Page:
I like to keep this space as a happy place, filled with trivia, fun and creativity. But sometimes life must creep in.
My Darling Dad died last Wednesday, 12 August; he was known here as Pa Kettle (a moniker entitled to him by his children after the Ma and Pa Kettle films). Since April, Dad had been struggling with an inoperable heart condition; he was in no pain and died peacefully for which we are very thankful.
Mum had cared for Dad at home until the last six weeks, when we were able to get him into a high care nursing home. When he was admitted, the staff asked about Dad’s demeanour – I pre-empted him and answered “cheeky!” Dad thanked me in the following days as the staff knew Dad was up for a bit of cheek and fun and it helped to make light of the situation. All his life Dad strived to make people smile and laugh with his sense of humour and wit.
When we were children, we had great delight in asking Dad to “cut up our toast”, as instead of sedate squares or triangles we had trees, houses, boats, trains and cars. Whenever we travelled, be it a day trip or a caravan holiday, we marvelled at how clever our Dad was; he would set us equations from the number plates of passing vehicles (add the numbers; multiply the first and last number etc.). Invariably Dad was the first to answer and always with the right answer. It wasn’t until years later that Dad confessed that he cheated by looking in the rear vision mirror and only called out the equation once he’d worked out an answer. Apparently LittleBigBrother and I were too quick for him otherwise!
Dad always knew the answer to any question I asked of him; whether it was the right answer or not, I’ll probably never know, but gosh my Dad was smart! As I grew older I realised his answers were always measured and wise and he encouraged me to search for answers myself. Being a farmer’s son, Dad had the means to and could fix anything – it may not have looked pretty, but it was functional.
A passion for flight meant Dad had a love of birds and of aeroplanes, particularly those of the first and second World Wars. His favourite movie was “Reach For the Sky”, the story of Douglas Bader. One of his great joys, before his sight deteriorated, was watching the native birds from the lounge room window as they supped at the native plants in their garden. Unfortunately Dad never learnt to fly a plane himself, but was content with being a passenger whenever the opportunity arose. Instead he relished driving and reluctantly gave up his licence only when his eyesight was too poor for safety. I remember being picked up from boarding school one holiday by Dad when I was learning to drive. There is a long, straight stretch of road just outside Ararat which is the perfect place to pass. “Go on,” said Dad. “Plant your foot, Merridy”. Being an obedient child I did. Dad talked me through the procedure and as we zoomed past the “slow” car, Dad asked, “how fast are you going, love?”. I looked down at the speedo and with amazement replied, “120k’s Dad!”. Dad grinned and said, “Good, isn’t it?”!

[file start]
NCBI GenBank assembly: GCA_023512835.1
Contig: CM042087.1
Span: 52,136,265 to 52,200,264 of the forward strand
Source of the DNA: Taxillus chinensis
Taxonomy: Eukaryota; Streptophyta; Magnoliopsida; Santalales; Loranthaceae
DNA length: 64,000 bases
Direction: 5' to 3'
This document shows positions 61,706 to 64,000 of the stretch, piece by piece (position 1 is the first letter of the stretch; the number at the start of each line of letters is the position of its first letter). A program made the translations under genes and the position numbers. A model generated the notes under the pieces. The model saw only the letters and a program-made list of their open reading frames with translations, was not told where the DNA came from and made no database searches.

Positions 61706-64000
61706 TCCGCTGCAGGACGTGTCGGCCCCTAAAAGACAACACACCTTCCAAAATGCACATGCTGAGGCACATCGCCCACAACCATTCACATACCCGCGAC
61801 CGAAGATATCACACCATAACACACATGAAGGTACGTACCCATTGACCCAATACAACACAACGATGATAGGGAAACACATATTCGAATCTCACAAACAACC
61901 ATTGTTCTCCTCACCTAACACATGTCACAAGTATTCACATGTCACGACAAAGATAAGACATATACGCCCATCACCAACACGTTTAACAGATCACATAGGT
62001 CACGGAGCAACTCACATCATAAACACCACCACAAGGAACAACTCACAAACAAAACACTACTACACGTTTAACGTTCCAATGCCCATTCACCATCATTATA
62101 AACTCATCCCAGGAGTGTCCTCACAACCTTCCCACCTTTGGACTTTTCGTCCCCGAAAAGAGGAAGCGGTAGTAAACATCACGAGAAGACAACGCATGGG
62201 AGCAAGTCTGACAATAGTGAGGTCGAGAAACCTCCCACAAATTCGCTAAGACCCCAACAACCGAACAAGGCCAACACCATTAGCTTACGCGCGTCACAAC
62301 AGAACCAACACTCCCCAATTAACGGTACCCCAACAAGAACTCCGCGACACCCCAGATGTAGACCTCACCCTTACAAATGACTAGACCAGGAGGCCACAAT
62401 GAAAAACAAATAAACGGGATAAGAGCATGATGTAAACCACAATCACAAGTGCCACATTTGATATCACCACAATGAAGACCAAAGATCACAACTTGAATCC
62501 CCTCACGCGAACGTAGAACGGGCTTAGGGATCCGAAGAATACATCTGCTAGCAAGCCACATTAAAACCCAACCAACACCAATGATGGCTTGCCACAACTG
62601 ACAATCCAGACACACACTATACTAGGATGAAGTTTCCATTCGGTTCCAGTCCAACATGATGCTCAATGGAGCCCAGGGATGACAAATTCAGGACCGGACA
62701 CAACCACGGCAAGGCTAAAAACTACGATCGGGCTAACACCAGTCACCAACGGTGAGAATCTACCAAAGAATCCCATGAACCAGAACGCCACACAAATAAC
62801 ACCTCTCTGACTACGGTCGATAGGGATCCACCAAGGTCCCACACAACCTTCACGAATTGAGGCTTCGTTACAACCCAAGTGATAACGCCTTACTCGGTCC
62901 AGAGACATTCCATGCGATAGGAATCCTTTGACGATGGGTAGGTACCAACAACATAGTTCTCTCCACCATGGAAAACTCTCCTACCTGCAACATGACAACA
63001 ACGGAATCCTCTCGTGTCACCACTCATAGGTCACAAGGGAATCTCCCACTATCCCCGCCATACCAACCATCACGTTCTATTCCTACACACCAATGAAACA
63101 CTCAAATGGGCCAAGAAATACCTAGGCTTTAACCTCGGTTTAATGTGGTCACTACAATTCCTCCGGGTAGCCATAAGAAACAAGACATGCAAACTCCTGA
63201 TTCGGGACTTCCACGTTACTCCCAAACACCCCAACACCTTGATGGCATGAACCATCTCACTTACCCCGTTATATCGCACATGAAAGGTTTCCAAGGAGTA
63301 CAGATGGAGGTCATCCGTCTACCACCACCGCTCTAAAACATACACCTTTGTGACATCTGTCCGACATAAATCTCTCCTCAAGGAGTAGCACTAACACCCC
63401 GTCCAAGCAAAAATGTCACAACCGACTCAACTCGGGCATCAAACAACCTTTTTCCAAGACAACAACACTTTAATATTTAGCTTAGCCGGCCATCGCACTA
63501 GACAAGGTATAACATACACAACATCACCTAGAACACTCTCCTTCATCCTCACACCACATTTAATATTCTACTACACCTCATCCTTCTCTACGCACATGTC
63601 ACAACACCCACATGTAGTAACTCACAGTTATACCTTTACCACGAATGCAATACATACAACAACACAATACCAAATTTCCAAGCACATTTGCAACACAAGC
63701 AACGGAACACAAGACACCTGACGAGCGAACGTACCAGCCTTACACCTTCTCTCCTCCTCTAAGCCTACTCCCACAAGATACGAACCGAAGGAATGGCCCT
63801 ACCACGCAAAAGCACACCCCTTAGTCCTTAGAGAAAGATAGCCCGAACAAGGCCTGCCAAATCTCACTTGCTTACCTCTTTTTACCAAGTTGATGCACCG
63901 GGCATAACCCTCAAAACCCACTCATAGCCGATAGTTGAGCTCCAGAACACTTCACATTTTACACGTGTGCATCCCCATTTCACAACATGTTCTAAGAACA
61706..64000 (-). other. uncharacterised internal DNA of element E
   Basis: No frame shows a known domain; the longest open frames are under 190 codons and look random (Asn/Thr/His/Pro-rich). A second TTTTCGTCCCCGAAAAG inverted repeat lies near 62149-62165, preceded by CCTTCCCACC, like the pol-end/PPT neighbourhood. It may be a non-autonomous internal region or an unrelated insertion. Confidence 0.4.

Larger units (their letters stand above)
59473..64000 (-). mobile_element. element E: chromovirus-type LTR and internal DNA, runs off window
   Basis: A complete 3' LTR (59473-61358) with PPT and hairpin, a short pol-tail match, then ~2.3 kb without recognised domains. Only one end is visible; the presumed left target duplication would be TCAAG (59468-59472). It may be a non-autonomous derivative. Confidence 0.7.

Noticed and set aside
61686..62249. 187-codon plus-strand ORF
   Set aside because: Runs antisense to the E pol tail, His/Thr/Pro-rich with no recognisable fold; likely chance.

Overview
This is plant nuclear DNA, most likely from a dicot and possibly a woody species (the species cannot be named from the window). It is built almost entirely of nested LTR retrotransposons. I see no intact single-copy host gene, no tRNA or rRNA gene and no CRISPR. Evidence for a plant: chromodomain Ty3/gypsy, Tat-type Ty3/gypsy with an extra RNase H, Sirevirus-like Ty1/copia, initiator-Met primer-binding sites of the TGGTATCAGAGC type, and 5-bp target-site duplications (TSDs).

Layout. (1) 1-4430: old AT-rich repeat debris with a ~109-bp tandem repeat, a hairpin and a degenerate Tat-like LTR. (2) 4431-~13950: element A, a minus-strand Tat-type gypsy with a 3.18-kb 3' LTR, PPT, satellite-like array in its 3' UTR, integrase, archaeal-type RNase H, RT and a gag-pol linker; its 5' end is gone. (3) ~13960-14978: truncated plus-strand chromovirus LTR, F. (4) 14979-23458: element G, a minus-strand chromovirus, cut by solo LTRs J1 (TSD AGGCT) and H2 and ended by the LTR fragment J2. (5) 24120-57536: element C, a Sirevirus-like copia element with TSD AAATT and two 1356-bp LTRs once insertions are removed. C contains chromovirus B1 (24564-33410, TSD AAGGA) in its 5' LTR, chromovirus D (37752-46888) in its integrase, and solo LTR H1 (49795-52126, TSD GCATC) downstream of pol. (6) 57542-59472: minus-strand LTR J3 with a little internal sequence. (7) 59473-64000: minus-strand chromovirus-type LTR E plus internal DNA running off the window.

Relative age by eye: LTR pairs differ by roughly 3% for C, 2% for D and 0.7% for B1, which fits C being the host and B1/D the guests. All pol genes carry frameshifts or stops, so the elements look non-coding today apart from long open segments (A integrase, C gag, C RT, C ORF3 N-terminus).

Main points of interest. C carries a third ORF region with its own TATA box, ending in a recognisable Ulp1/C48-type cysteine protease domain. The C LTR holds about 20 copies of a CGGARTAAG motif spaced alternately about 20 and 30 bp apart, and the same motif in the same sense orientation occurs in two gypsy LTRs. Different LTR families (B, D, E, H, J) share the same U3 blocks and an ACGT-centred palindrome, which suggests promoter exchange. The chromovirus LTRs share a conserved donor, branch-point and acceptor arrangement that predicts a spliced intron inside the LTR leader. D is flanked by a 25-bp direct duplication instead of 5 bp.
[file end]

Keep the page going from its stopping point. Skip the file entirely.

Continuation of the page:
Mum and Dad have always eaten well, and instilled in us a need for healthy food and regular exercise………which we may, or may not follow! However! Dad was a chocolate fiend – something he passed on to me – and was a love we shared. One year a parishioner gave Dad a huge box of After Dinner Mints. To stop Dad eating them all at once, Mum hid them in various parts of the house. Now Dad didn’t have great sense of smell, but he sniffed that box out every time!
Dad and I also shared a love of British crime shows; “The Bill”, “New Tricks”, “Lewis”, “Foyle’s War”, “Frost” and “Morse” to name a few. We took to alternately phoning each other after the Tuesday and Saturday evening viewings of “The Bill”, and when the Tuesday viewing was cancelled (how dare they!), we continued with the calls. Then, horror of horrors, the whole show was cancelled (they didn’t get our permission!), but our calls still took place.
Dad was a retired Minister in the Uniting Church and had a tremendous faith and a strong social conscience so The Golfer was more than a little aprehensive at meeting him. As we drove away from a lovely weekend with Mum and Dad, The Golfer commented “he’s a good bloke, your Dad”. And he was. I’ve been told many times over the last week by so many different people that Dad was “a good bloke”. The Golfer relished telling Dad risqué jokes; Dad would roar laughing, then complain that as “the Minister” he couldn’t repeat them.
Incongruously, Dad, as a Minister, barracked for a football team called “The Demons”! Ever ready to question convention, he wasn’t afraid of trying something new, or putting forward a different viewpoint though always mulled over and carefully thought through.
Dad had lovely hands; they weren’t big, but they were warm, strong and comforting. I always felt better when holding Dad’s hands; they guided, comforted, reassured and made me feel very loved. Whether physically present or there in spirit, Dad and his hands have always been there for me.
I’m so grateful that I was able to visit Dad, and Mum, so often over the last six or so weeks. It has been a special, precious time.
There are many, many more stories of Dad, and over the last week, we, his family, have laughed and cried over lots of these fabulous memories. He was a wonderful man, kind, compassionate, wise, witty, cheeky, a tease.
He will always be my wonderful Darling Dad.
(Normal postings will resume in a week or so)